#6 - Selected Writings and Speeches of Marcus Garvey by Marcus Garvey
#7 - The Ebony Cookbook: A Date with a Dish by Freda DeKnight
#8 - The Isis Papers: The Keys to the Colors by Frances Cress Welsing
#9 - The Mis-Education of the Negro by Carter Godwin Woodson

#10 - John Henrik Clarke and the Power of Africana History  by Ahati N. N. Toure

#11 - Fail Up: 20 Lessons on Building Success from Failure by Tavis Smiley

#12 -The New Jim Crow: Mass Incarceration in the Age of Colorblindness by Michelle Alexander

#13 - The Black Male Handbook: A Blueprint for Life by Kevin Powell

#14 - The Other Wes Moore: One Name, Two Fates by Wes Moore

#15 - Why Men Fear Marriage: The Surprising Truth Behind Why So Many Men Can't Commit  by RM Johnson

#16 - Black Titan: A.G. Gaston and the Making of a Black American Millionaire by Carol Jenkins

#17 - Brainwashed: Challenging the Myth of Black Inferiority by Tom Burrell

#18 - A New Earth: Awakening to Your Life's Purpose by Eckhart Tolle

#19 - John Oliver Killens: A Life of Black Literary Activism by Keith Gilyard

#20 - Alain L. Locke: The Biography of a Philosopher by Leonard Harris

#21 - Age Ain't Nothing but a Number: Black Women Explore Midlife by Carleen Brice

#22 - 2012 Guide to Literary Agents by Chuck Sambuchino
#23 - Chicken Soup for the Prisoner's Soul by Tom Lagana
#24 - 101 Things Every Boy/Young Man of Color Should Know by LaMarr Darnell Shields

#25 - Beyond the Black Lady: Sexuality and the New African American Middle Class  by Lisa B. Thompson

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Salvage the Bones

A Novel by Jesmyn Ward

On one level, Salvage the Bones is a simple story about a poor black family that’s about to be trashed by one of the most deadly hurricanes in U.S. history. What makes the novel so powerful, though, is the way Ward winds private passions with that menace gathering force out in the Gulf of Mexico. Without a hint of pretension, in the simple lives of these poor people living among chickens and abandoned cars, she evokes the tenacious love and desperation of classical tragedy. The force that pushes back against Katrina’s inexorable winds is the voice of Ward’s narrator, a 14-year-old girl named Esch, the only daughter among four siblings. Precocious, passionate and sensitive, she speaks almost entirely in phrases soaked in her family’s raw land. Everything here is gritty, loamy and alive, as though the very soil were animated. Her brother’s “blood smells like wet hot earth after summer rain. . . . His scalp looks like fresh turned dirt.” Her father’s hands “are like gravel,” while her own hand “slides through his grip like a wet fish,” and a handsome boy’s “muscles jabbered like chickens.” Admittedly, Ward can push so hard on this simile-obsessed style that her paragraphs risk sounding like a compost heap, but this isn’t usually just metaphor for metaphor’s sake. She conveys something fundamental about Esch’s fluid state of mind: her figurative sense of the world in which all things correspond and connect. She and her brothers live in a ramshackle house steeped in grief since their mother died giving birth to her last child. . . . What remains, what’s salvaged, is something indomitable in these tough siblings, the strength of their love, the permanence of their devotion.—WashingtonPost

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Sister Citizen: Shame, Stereotypes, and Black Women in America

By Melissa V. Harris-Perry

According to the author, this society has historically exerted considerable pressure on black females to fit into one of a handful of stereotypes, primarily, the Mammy, the Matriarch or the Jezebel.  The selfless Mammy’s behavior is marked by a slavish devotion to white folks’ domestic concerns, often at the expense of those of her own family’s needs. By contrast, the relatively-hedonistic Jezebel is a sexually-insatiable temptress. And the Matriarch is generally thought of as an emasculating figure who denigrates black men, ala the characters Sapphire and Aunt Esther on the television shows Amos and Andy and Sanford and Son, respectively.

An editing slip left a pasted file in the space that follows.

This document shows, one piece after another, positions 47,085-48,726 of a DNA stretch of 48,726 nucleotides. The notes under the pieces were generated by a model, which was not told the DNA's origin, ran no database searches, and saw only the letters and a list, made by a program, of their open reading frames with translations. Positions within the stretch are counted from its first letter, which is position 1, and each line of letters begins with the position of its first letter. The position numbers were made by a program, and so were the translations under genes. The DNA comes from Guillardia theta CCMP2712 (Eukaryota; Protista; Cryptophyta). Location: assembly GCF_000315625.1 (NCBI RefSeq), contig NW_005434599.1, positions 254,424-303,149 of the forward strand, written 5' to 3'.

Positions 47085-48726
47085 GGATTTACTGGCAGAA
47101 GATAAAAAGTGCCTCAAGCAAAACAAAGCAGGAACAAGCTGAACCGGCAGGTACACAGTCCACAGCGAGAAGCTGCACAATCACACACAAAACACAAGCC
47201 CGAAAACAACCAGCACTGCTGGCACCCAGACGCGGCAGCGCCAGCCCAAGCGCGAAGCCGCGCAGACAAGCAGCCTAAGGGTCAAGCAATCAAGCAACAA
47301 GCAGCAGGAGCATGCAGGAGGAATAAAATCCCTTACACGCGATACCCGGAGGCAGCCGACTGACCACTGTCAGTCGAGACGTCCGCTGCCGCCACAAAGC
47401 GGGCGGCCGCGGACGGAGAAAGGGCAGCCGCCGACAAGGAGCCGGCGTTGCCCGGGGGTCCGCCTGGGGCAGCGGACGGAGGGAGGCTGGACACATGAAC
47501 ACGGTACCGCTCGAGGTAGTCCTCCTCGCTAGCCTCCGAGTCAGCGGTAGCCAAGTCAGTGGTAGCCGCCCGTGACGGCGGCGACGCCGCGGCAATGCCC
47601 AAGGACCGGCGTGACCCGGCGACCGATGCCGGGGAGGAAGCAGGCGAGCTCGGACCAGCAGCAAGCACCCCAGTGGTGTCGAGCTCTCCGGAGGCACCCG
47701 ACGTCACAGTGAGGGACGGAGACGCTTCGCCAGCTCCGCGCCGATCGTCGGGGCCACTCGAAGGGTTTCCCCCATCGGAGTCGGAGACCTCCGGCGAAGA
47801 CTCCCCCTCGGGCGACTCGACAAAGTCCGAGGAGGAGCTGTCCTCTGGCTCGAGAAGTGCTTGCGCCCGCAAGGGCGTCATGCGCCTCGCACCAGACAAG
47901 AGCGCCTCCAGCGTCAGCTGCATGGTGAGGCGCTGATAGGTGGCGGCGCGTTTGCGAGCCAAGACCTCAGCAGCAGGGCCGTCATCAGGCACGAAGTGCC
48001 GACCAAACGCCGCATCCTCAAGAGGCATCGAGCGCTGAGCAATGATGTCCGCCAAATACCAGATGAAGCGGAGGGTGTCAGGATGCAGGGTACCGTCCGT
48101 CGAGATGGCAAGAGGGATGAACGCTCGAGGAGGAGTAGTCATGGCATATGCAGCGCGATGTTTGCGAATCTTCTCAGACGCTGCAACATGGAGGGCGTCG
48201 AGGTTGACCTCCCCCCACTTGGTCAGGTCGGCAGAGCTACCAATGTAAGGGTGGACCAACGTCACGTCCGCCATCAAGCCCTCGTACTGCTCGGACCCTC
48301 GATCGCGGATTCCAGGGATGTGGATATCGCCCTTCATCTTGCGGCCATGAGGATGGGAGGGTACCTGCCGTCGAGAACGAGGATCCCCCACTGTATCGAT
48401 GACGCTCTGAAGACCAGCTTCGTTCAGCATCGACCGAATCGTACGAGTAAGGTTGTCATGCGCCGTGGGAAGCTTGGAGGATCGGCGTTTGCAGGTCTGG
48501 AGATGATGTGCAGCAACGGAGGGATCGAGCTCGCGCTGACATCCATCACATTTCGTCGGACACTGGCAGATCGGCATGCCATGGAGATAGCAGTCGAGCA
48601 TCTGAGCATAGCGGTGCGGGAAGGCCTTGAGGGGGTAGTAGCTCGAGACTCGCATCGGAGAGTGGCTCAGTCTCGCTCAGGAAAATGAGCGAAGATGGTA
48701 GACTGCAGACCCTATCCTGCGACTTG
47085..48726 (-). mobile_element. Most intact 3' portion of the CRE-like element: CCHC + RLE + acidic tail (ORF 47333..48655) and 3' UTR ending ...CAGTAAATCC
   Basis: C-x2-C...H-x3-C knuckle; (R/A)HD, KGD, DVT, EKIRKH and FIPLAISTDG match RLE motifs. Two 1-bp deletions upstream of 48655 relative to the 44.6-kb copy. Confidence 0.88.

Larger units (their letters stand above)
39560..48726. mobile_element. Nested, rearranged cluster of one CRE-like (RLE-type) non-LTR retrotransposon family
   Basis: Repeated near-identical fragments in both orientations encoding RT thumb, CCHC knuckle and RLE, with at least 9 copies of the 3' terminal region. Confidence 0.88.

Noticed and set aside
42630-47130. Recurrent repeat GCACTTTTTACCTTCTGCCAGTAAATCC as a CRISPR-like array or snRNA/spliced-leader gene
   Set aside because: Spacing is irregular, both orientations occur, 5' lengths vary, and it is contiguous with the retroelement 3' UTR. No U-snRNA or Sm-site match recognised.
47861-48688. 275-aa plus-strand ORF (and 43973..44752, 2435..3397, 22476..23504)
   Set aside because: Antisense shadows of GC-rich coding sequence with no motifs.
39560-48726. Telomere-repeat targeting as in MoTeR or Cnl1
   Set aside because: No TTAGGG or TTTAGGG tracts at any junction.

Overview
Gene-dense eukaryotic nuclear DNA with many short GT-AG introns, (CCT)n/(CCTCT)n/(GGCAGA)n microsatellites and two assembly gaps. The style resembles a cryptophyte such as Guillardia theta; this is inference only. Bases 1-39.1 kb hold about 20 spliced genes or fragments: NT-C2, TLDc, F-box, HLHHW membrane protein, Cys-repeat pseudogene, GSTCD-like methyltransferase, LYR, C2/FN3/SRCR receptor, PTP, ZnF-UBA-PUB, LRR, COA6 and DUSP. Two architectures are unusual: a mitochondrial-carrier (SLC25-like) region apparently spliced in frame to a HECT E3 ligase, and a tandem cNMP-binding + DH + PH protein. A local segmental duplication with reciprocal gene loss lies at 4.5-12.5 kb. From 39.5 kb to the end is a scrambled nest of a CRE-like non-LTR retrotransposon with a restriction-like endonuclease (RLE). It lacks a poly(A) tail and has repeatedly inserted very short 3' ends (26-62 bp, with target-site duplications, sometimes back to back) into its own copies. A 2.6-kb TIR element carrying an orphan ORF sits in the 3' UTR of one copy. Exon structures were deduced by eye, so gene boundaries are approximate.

Professor Perry points out how the propagation of these harmful myths have served the mainstream culture well. For instance, the Mammy suggests that it is almost second nature for black females to feel a maternal instinct towards Caucasian babies.

As for the source of the Jezebel, black women had no control over their own bodies during slavery given that they were being auctioned off and bred to maximize profits. Nonetheless, it was in the interest of plantation owners to propagate the lie that sisters were sluts inclined to mate indiscriminately.

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Sex at the Margins

Migration, Labour Markets and the Rescue Industry

By Laura María Agustín

This book explodes several myths: that selling sex is completely different from any other kind of work, that migrants who sell sex are passive victims and that the multitude of people out to save them are without self-interest. Laura Agustín makes a passionate case against these stereotypes, arguing that the label 'trafficked' does not accurately describe migrants' lives and that the 'rescue industry' serves to disempower them. Based on extensive research amongst both migrants who sell sex and social helpers, Sex at the Margins provides a radically different analysis. Frequently, says Agustin, migrants make rational choices to travel and work in the sex industry, and although they are treated like a marginalised group they form part of the dynamic global economy. Both powerful and controversial, this book is essential reading for all those who want to understand the increasingly important relationship between sex markets, migration and the desire for social justice. "Sex at the Margins rips apart distinctions between migrants, service work and sexual labour and reveals the utter complexity of the contemporary sex industry. This book is set to be a trailblazer in the study of sexuality."—Lisa Adkins, University of London

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The White Masters of the World

From The World and Africa, 1965

By W. E. B. Du Bois

W. E. B. Du Bois’ Arraignment and Indictment of White Civilization (Fletcher)

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Ancient African Nations

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Negro Digest / Black World

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Enjoy!

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The Death of Emmett Till by Bob Dylan  The Lonesome Death of Hattie Carroll  Only a Pawn in Their Game

Rev. Jesse Lee Peterson Thanks America for Slavery / George Jackson  / Hurricane Carter

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The Journal of Negro History issues at Project Gutenberg

The Haitian Declaration of Independence 1804  / January 1, 1804 -- The Founding of Haiti 

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update 7 April 2012

 

 

 

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Related files:  The Journey  To Us From Us  Love in the Flesh  Who Am I?   Ain't I Somebody Too   I Weep  Poetry She Wrote  OCEANS OF LOVE